Marking her second year of participation at the conference, Matozel presented her work on characterizing the mechanisms behind type II restriction enzymes. She is a member of Associate Professor of Physics Allen Price’s research team at Emmanuel and plans to pursue clinical research or her Ph.D. after graduation. Matozel credited her research experience with Dr. Price as well as her participation with in the conference last year with preparing her to make the most of this year’s conference.
“After participating last year, I learned how to present my work and I was so excited to engage in discussion with fellow scientists,” she said. “I was also very interested in learning about the work of other researchers, especially those working within my own field of study.”
The BPS Conference provides an opportunity for researchers of all different experiences levels to come together and share their research, promoting higher levels of interdisciplinary collaboration between biologists, physicists, chemists, and bioengineers to stem groundbreaking scientific discoveries. The conference also provides undergraduate students with networking and career development resources.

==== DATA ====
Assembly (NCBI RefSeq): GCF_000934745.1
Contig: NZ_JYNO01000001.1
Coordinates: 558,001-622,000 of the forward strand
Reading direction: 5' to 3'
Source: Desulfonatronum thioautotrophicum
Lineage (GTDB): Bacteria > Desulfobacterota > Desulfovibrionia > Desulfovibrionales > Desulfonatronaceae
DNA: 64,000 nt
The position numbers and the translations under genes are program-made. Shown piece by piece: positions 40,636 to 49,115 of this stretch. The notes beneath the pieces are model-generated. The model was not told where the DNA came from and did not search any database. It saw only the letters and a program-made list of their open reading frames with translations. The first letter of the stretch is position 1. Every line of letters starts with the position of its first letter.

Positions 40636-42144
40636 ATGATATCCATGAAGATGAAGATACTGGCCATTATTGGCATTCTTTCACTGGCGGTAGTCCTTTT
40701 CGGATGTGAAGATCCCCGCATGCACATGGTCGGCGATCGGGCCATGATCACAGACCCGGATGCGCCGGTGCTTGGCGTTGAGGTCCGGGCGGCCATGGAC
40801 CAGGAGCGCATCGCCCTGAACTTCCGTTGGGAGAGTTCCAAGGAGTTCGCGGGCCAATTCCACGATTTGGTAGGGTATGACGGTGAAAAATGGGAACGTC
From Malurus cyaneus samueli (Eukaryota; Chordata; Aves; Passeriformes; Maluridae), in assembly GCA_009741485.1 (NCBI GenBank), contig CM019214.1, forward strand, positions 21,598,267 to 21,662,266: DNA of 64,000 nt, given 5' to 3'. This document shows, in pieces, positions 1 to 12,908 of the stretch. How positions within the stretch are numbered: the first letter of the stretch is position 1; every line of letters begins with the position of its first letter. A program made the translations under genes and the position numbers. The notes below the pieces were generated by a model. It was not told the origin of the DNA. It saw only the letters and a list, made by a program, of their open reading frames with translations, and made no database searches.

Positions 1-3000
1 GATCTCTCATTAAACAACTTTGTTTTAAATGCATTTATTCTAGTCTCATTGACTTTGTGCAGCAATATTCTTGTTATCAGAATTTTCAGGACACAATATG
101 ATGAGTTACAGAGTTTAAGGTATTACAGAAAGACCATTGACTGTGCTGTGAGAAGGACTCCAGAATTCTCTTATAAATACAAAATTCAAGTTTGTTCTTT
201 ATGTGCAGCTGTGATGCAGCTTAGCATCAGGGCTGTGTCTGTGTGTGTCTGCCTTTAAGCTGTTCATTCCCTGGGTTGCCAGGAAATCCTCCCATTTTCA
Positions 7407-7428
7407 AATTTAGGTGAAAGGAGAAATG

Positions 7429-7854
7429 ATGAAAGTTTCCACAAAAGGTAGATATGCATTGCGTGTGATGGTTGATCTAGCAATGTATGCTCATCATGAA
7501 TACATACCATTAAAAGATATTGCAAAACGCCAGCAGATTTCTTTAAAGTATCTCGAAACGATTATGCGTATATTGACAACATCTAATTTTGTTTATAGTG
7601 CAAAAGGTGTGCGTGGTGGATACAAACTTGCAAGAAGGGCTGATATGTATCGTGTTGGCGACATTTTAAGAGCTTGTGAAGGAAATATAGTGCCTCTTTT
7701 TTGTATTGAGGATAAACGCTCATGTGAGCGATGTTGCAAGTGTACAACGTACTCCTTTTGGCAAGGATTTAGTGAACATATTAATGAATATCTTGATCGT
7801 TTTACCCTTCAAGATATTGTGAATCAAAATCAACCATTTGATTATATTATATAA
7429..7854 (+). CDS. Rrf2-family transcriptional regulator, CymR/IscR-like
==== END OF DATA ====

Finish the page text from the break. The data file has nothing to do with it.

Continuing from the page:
“One of the most fascinating things I noticed about the conference is that you could not tell whose work was post-doctorate and whose was undergrad,” said Matozel. “We were all just scientists hoping to answer questions that the world does not know the answer to yet.”